Someone who is not a zealot may feel that the debate is just hair-splitting, and that all unrancorous persons can meet together in the middle. But then I read Michael von Albrecht saying that 'it is hard to assess [the sincerity of Propertius' conversion to Augustanism] since we do not have external evidence such as private letters' (p. 178), or Peter Wiseman saying that Catullus' 'poem 16 presents Aurelius and Furius evidently assuming that the kiss poems told them something not about an implied narrator but about the author himself' (p. 60) -- and I find that their attitudes towards literarity are so different from mine that explicit discussion of the differences is necessary before we can get anywhere (are 'private letters' innocent documents, and is their relationship with poetry an innocent one? -- doesn't poem 16 take as its starting point the gap between poeta ipse and his uersiculi, a gap which Aurelius and Furius are mocked for not understanding?). Again, some of the contributors use the talismanic phrase 'the text itself', or 'the texts themselves', and are commended for doing so by the editor, who himself has a plea (in the middle of a discussion of reception-theory, of all places) that we 'take a fresh look at the text itself and proceed from there' (p. 11). I have to confess -- in no spirit of irony -- that I have no idea what people think they are saying when they utter this phrase nowadays (in use, of course, the phrase signals clearly enough 'my set of prior assumptions rather than yours'). The fact that professional Latinists can differ so much in such matters is proof that Galinsky was right to think that a lot more debate was necessary (and he has his own diverting anecdotes to make the point). Whatever else the book may achieve, it certainly demonstrates that we cannot avoid reflecting upon what we do. Avoiding 'theory' (however defined) is no longer an option, as is proven by W.R. Johnson's paper: this exhilarating plea that we should return to the 'fairly simple' delight of reading comes buttressed with footnotes debating the finer points of the interpretation of Roland Barthes.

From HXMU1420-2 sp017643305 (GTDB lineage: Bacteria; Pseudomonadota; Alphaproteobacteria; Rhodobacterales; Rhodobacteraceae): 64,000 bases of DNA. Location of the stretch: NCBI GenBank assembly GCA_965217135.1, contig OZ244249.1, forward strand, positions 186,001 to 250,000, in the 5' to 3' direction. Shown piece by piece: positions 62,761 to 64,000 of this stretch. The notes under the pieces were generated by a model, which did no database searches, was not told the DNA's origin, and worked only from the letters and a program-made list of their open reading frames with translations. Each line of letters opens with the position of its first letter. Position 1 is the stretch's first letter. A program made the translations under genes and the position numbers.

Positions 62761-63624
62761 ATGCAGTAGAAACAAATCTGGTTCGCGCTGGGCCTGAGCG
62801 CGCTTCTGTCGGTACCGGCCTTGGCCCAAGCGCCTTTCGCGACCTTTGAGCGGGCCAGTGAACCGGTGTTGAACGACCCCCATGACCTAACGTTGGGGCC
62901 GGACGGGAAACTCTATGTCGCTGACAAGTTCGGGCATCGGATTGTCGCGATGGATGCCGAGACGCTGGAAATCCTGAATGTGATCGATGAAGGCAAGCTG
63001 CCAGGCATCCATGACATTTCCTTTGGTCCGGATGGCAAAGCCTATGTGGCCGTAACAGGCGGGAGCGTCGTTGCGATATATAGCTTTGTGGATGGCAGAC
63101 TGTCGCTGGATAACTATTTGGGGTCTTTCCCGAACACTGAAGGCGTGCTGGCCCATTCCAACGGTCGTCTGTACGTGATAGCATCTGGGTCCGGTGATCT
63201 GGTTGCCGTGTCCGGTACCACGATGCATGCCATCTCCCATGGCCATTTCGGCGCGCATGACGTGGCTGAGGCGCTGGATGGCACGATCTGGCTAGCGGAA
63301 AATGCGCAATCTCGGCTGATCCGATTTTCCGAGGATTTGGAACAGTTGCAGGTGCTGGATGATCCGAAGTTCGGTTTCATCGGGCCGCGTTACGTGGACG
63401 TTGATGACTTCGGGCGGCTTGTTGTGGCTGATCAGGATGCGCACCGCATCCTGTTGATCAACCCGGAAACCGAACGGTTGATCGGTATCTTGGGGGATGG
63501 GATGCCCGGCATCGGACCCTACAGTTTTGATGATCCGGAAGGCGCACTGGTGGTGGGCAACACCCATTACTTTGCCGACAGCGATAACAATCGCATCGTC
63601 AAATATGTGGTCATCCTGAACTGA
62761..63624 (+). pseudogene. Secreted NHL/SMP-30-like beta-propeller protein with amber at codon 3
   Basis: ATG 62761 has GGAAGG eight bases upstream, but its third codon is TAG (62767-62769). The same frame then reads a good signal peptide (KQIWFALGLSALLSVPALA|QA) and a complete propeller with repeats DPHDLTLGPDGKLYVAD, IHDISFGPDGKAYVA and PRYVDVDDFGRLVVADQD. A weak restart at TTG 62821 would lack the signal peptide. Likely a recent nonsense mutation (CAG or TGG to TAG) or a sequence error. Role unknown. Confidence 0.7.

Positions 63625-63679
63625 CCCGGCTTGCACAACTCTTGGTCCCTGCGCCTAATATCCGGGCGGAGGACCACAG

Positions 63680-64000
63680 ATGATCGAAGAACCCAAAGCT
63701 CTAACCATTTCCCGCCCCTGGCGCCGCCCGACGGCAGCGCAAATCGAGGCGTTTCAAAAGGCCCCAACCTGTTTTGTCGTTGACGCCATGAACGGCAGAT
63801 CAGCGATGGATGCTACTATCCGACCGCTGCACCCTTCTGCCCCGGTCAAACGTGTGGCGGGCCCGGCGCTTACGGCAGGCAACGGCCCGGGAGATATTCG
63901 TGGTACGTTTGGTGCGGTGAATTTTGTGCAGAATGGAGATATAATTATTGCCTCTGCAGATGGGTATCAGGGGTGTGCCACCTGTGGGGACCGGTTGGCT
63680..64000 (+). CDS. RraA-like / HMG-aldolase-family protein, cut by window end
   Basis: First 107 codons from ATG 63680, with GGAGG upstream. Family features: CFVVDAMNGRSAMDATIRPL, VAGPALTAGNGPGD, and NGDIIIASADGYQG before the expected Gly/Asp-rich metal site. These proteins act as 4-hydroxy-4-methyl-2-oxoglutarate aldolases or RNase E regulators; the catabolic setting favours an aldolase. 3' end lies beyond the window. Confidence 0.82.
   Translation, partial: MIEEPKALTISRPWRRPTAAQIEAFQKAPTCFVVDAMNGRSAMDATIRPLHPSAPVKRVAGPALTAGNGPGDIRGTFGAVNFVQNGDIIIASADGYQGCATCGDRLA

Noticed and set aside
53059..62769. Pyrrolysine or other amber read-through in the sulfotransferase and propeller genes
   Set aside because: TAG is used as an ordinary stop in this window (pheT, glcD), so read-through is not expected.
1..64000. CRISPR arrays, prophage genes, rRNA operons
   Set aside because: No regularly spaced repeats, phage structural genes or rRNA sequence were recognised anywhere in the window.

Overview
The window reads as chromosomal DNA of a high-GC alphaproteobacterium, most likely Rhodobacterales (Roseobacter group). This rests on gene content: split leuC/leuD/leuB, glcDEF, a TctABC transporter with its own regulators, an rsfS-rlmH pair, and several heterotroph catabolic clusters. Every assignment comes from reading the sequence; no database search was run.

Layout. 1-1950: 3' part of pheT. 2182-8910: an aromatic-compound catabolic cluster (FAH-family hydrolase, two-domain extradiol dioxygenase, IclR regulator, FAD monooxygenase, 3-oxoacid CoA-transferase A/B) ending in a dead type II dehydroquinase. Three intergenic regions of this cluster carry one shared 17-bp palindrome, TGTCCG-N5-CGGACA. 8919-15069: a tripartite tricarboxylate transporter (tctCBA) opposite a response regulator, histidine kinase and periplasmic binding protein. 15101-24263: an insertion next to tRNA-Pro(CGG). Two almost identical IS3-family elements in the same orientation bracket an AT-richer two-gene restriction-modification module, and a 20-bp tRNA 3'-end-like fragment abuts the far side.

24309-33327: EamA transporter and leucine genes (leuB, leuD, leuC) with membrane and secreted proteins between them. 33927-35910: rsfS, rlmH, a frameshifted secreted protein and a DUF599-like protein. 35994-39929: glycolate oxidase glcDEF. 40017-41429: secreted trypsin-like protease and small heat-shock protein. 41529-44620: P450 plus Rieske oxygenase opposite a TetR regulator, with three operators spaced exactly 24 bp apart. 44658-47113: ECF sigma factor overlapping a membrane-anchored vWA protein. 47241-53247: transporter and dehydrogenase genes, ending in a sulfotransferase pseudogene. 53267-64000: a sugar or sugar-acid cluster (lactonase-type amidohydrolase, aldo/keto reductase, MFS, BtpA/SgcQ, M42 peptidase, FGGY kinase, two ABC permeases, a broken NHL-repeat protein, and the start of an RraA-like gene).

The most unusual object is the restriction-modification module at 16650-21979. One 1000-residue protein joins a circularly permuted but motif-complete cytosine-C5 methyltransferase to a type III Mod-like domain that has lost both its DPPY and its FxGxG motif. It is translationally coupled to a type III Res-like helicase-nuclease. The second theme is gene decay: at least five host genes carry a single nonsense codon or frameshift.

The volume's main methodological contribution is to be found in Karl Galinsky's substantial introductory essay, the longest paper in the volume. Since it is the only piece to attempt systematically to locate Latin studies within a wide range of contemporary theoretical debates, it is bound to attract the bulk of a reviewer's attention. Galinsky commands a robustly knock-about style (which is, as you will see, rather contagious). Many writers on these topics follow the advice given to writers on the staff of The Economist: 'Simplify, then exaggerate'. Galinsky turns this dictum on its head, preferring 'Simplify, then minimise'. His rhetorical method is to give an anodyne version of a contemporary school's position, and then draw the few remaining teeth by saying that this is no more than any decent classicist had known all along. A bit of Terry Eagleton against interpretative free-for-all goes in (p. 24), not because Galinsky has any sympathy for the Marxist position which informs and conditions the quotation, but because Eagleton's is an authoritative name and 'the enemy of my enemy is my friend'. Galinsky gives us a tour of reception-theory which aims at showing (p. 11) that we can take 'into account the historicity of the ancient text and that of subsequent interpretations, including ours' (but not including Michael Putnam's, pp. 9-11); despite pages of close argument, it is still a shock to discover that a discussion of reception-theory can lead to the business-as-usual conclusion that 'we are dealing with an intentional and authorially defined polysemy' (p. 12). Again, the New Historicists turn out to be little Wilamowitzes après la lettre, aiming 'at the illumination of culture ... from the perspective of various relevant academic fields: literature, history, anthropology, art history, religion, etc.' (pp. 17-18). Even after detouring through New Historicism's acknowledged 'congeniality to postmodern attitudes', Galinsky still feels able to claim that 'attention to the historical aspects of literature is by no means old-fashioned but turns out to be a constituent part of the current critical scene' (p. 18). The sortie has left the categories of 'history' and 'literature' wholly unscathed.